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SAN DIEGO — Some kids are following a gluten-free diet even though they do not have a medical condition that requires avoiding gluten, and this is worrying some doctors.

Gluten-free foods are not necessarily healthier. In fact, they can be higher in calories, and may not be enriched with vitamins and minerals that are important for children, said study co-author Dr. Eyad Almallouhi, a pediatric gastroenterologist at Mayo Clinic in Rochester, Minnesota.

“Many people think that a gluten-free diet is healthier than the usual diet, which is not always true,” said Almallouhi, who presented the findings here Sunday (May 22) at Digestive Disease Week, a scientific meeting focused on digestive diseases.

The results suggest that more work is needed to educate people about the pros and cons of gluten-free diets, the researchers said. [9 Snack Foods: Healthy or Not?]

In the study, the researchers analyzed information from children at 19 schools that participated in the National School Lunch Program in Olmsted County, Minnesota (which includes the city of Rochester). The researchers looked at how many students were currently on a gluten-free diet, and what reasons were given in their records for being on a gluten-free diet.

Out of about 15,800 children in the schools, 78 were on a gluten-free diet. Of these, 60 percent had celiac disease, an immune condition that makes people sick if they eat gluten, according to the study. But 40 percent of the kids had other reasons for avoiding gluten, including health conditions that don’t warrant avoiding gluten, such as seizures, Crohn’s disease, urinary tract infections and autism.

Six children in the study were on a gluten-free diet because celiac disease tended to run in their families. But doctors do not recommend that people avoid gluten for this reason. Although children with a family history of celiac disease are at increased risk for the condition, they shouldn’t start a gluten-free diet until they’ve been tested for celiac disease, according to a recent commentary in the Journal of Pediatrics.

Thirteen children in the study avoided gluten because they had a gluten intolerance. People with gluten intolerance have problems when they eat gluten, such as tiredness and abdominal pain. However, for those with gluten intolerance, consuming gluten does not cause damage to the small intestine as it does in those with celiac disease. [5 Diets That Fight Diseases]

Almallouhi said that gluten intolerance is not well understood, and some people with the condition may actually be sensitive to other components of food that also happen to be in foods that contain gluten.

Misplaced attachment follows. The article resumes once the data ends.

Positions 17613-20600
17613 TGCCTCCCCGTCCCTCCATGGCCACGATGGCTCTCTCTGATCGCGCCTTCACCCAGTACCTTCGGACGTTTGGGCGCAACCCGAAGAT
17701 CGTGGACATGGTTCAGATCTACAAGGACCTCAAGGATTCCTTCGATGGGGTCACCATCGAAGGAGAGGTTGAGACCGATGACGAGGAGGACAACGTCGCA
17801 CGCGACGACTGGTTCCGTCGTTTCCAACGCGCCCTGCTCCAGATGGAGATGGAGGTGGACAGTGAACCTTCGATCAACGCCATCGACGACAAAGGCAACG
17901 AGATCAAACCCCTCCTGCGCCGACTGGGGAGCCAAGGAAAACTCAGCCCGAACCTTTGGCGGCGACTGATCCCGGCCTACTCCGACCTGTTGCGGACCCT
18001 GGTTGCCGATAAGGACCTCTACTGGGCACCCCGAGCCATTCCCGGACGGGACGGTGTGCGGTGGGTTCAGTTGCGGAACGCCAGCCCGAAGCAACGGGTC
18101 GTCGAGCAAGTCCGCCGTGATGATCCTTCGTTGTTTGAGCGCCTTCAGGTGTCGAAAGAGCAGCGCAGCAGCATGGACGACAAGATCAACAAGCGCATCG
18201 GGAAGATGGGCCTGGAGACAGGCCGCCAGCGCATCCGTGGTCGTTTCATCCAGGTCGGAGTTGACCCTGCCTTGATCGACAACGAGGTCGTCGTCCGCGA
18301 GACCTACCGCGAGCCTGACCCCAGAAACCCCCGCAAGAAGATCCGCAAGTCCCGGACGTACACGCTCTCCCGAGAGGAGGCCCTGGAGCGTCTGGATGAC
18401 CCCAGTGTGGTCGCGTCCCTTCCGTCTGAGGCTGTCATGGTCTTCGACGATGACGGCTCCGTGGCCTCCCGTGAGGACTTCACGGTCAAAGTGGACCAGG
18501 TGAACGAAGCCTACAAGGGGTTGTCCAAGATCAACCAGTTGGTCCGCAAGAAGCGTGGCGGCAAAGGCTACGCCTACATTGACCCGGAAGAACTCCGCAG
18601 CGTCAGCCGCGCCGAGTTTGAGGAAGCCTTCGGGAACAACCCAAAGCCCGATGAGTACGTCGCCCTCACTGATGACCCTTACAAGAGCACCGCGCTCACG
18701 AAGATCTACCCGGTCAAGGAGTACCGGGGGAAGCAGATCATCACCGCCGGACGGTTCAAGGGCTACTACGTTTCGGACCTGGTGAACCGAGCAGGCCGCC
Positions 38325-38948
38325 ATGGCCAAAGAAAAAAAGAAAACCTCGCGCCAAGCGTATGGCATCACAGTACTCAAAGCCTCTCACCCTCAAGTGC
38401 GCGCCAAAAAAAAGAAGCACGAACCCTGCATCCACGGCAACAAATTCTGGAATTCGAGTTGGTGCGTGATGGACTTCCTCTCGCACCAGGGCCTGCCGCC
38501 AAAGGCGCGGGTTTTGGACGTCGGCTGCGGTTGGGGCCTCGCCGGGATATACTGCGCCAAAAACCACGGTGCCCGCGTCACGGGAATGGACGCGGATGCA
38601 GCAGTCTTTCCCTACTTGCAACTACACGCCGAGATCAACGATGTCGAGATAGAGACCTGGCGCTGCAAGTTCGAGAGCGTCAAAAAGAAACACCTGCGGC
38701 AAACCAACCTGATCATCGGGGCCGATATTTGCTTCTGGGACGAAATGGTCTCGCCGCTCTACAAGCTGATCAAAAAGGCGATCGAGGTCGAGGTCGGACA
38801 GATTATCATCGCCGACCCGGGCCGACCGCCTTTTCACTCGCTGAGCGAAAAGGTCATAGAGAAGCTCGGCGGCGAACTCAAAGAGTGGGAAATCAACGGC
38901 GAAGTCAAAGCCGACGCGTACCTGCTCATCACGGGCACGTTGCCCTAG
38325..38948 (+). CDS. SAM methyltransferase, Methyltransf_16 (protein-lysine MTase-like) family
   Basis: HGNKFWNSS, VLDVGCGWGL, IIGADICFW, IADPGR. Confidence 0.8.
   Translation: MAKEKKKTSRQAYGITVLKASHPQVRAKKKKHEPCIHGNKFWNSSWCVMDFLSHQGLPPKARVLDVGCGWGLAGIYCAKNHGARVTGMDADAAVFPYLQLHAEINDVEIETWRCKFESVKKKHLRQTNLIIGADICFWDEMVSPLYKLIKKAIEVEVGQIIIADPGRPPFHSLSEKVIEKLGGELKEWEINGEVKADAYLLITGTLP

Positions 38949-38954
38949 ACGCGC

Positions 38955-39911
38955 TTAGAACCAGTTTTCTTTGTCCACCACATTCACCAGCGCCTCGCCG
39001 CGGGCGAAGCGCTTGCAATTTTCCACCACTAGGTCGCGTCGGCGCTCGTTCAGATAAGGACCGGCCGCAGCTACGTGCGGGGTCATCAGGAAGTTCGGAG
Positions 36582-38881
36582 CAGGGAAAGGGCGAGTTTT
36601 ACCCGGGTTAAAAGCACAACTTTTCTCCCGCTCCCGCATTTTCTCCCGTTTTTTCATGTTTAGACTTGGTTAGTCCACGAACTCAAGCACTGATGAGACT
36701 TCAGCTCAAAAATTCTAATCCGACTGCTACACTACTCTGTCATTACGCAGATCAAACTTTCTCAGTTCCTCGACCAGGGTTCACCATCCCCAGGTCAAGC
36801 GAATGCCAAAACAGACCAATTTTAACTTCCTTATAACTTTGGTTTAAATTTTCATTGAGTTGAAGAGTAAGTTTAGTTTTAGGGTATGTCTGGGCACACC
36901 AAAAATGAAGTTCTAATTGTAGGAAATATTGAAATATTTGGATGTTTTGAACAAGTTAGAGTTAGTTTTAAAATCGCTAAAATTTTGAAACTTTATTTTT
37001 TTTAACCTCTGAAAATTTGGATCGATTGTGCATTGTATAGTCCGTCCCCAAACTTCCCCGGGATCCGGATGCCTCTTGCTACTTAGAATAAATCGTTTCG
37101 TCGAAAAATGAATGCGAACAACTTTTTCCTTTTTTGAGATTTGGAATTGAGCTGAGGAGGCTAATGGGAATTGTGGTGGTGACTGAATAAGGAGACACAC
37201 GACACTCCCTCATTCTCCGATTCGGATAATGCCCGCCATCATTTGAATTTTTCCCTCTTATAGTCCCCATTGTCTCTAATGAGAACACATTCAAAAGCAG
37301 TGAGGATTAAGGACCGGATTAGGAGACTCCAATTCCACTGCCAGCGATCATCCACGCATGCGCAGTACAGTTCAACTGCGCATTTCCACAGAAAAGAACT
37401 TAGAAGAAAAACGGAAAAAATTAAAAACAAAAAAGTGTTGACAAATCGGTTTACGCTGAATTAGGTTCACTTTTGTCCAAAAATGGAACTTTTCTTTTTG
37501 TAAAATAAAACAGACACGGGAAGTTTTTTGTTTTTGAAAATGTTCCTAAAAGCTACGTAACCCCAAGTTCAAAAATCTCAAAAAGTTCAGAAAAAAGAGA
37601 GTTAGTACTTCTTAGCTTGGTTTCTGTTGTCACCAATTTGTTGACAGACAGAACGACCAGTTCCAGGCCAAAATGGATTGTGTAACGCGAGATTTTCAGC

Still, if a child without celiac disease has symptoms that get better when gluten is removed from their diet, then a gluten-free diet may be justified for that child, said study co-author Dr. Imad Absah, also a pediatric gastroenterologist at Mayo Clinic.

“But if you’re on it just to try, or just because you think it’s a healthier diet, I think people should reconsider,” Absah said.

The researchers noted that gluten-free foods can also be higher in heavy metals, such as arsenic. An earlier study by researchers at Mayo Clinic found that patients on a gluten-free diet had higher levels of arsenic, lead, mercury and cadmium in their blood than would be expected, although the levels were not high enough to be medically concerning, Absah said. [8 Top Meals from Nutritionists]

Also, gluten-free foods are often more expensive than their gluten-containing counterparts, the researchers added.

The researchers want to expand their study to survey children nationwide, and there’s reason to think that there may be a similar trend nationally, Almallouhi said. In another study presented at Digestive Disease Week, researchers analyzed information from a national survey of more than 22,000 people ages 6 and older in the United States, and looked at the prevalence of celiac disease and people on a gluten-free diet. They found that between 2009 and 2014, just 0.72 percent of people have celiac disease, but 1.1 percent said they avoid gluten even though they don’t have celiac disease.

Follow Rachael Rettner @RachaelRettnerFollowLive Science @livescienceFacebookGoogle+. Original article on Live Science.

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